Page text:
The modern work environment is unlike any that has come before it, and organizations often find themselves struggling to provide the kind of training that their employees want for maximum effectiveness in their careers. Without a firm basis in the needs of their workers, eLearning programs don’t succeed—in fact, some completion rates for online courses are as low as 4% because of this reason!
How do you make sure your employees, with their 21st-century attention spans, are finishing learning effectively, and actually enjoying your courses?
1) Assign courses in bites, not in banquets
It’s easy for a beginner to get overwhelmed with knowledge and tasks when they first start out on an online course. After all, daily job responsibilities have to be finished too.
A good rule of thumb is to assign no more than two courses at a time to each learner. As a course is finished, another one can replace it.
2) Focus the training on what your workers absolutely NEED to know
In the age of learner empowerment, learners expect companies to present relevant information and training that will make their jobs better and easier.
Your course should feel like a swimming pool and not a tsunami. Skip the extras that would be nice for employees to know—for now. People have busy lives, and they want eLearning courses that give them the meat of the information they need.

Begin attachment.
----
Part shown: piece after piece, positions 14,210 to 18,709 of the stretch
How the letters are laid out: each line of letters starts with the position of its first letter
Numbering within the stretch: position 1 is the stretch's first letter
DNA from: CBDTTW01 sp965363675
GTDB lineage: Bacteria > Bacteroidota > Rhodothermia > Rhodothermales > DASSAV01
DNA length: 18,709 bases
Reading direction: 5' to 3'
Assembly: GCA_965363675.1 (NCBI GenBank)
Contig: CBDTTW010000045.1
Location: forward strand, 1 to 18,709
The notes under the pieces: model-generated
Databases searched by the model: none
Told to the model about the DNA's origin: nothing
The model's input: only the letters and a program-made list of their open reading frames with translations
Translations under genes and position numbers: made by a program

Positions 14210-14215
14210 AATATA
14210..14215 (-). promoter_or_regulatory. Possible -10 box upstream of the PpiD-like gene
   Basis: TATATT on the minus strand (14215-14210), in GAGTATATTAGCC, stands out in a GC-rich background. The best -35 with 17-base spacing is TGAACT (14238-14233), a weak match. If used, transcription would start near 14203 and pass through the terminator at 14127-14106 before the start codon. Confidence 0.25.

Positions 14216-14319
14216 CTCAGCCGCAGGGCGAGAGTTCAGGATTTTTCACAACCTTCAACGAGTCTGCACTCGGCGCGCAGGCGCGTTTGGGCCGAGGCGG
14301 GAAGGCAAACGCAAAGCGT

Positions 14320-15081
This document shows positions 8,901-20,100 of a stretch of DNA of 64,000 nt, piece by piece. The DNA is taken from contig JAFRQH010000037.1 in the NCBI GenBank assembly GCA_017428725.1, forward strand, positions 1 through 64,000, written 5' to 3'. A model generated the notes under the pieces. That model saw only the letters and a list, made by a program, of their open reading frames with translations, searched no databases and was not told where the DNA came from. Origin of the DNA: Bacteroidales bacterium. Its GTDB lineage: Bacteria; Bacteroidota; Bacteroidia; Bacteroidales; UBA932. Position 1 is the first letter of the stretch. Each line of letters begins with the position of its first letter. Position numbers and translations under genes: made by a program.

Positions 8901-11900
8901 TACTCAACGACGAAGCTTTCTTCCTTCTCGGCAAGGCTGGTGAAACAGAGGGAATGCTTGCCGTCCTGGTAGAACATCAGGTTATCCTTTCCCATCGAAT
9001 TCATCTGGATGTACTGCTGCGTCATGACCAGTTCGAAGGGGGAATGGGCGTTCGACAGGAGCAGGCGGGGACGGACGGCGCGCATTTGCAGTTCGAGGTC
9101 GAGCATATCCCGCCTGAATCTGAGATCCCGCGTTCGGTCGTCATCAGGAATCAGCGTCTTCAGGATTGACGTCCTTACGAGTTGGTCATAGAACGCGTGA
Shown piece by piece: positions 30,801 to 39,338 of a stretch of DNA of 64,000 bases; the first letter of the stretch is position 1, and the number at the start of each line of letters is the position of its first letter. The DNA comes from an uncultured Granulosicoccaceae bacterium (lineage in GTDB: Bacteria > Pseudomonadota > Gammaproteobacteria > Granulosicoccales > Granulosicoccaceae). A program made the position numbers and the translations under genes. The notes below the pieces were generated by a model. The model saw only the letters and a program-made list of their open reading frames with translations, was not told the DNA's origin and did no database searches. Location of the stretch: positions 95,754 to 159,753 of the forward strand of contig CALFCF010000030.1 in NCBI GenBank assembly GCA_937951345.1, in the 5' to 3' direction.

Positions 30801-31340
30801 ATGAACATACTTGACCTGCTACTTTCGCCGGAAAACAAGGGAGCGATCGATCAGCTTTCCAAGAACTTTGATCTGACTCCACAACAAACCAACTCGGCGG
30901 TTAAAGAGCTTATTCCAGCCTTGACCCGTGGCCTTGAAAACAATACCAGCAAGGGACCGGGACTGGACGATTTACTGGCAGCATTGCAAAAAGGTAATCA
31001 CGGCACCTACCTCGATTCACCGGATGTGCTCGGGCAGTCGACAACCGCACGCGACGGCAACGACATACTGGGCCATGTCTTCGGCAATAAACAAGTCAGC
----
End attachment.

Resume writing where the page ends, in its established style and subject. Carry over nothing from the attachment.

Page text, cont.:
So, if you are just back from a session with the SME, you are possibly armed with a lot of information that he or she thinks is crucial to learn about the subject. Think twice before dumping it all on the learner. Your SME is undoubtedly an authority on the subject, but you are the training expert. You know the learning outcomes of your course. Best, you know the expectations of your learners. So you get to decide which is must-know (critical to achieve the learning outcomes), should-know (important background information that you can give away as handouts), and could-know (nice-to-know information that you may even omit from the course) information.
3) Timing is everything
In every math class, there’s always that one kid that raises their hand and asks, “But when will we need to use this?” Your math teacher might not have had an answer, but when you’re teaching adults in the workforce, they need to know exactly when their courses are going to come in handy.
Instead of sticking to a training schedule made by the instructor, allow workers the flexibility to take the courses most relevant to what they may be helpful in the moment of need. If one learner needs to know something today, and another one doesn’t need to know it for another month, each one can time their learning by taking the courses they need most.
4) Ensure they’re using their skills
Try to plan employee training so that they use their new skills often. This will increase retention of the knowledge and will save the time and effort it takes to retrain your employees.
For instance, arrange frequent opportunities for learners to put into practice what they’ve discovered AFTER completing the eLearning course. Gamification techniques can contribute to making skills transfer both fun and rewarding! Also, pepper your course with actionable takeaways, so your learners have the confidence in the knowledge that they can apply the learning when they go back to work.
5) Realistic completion dates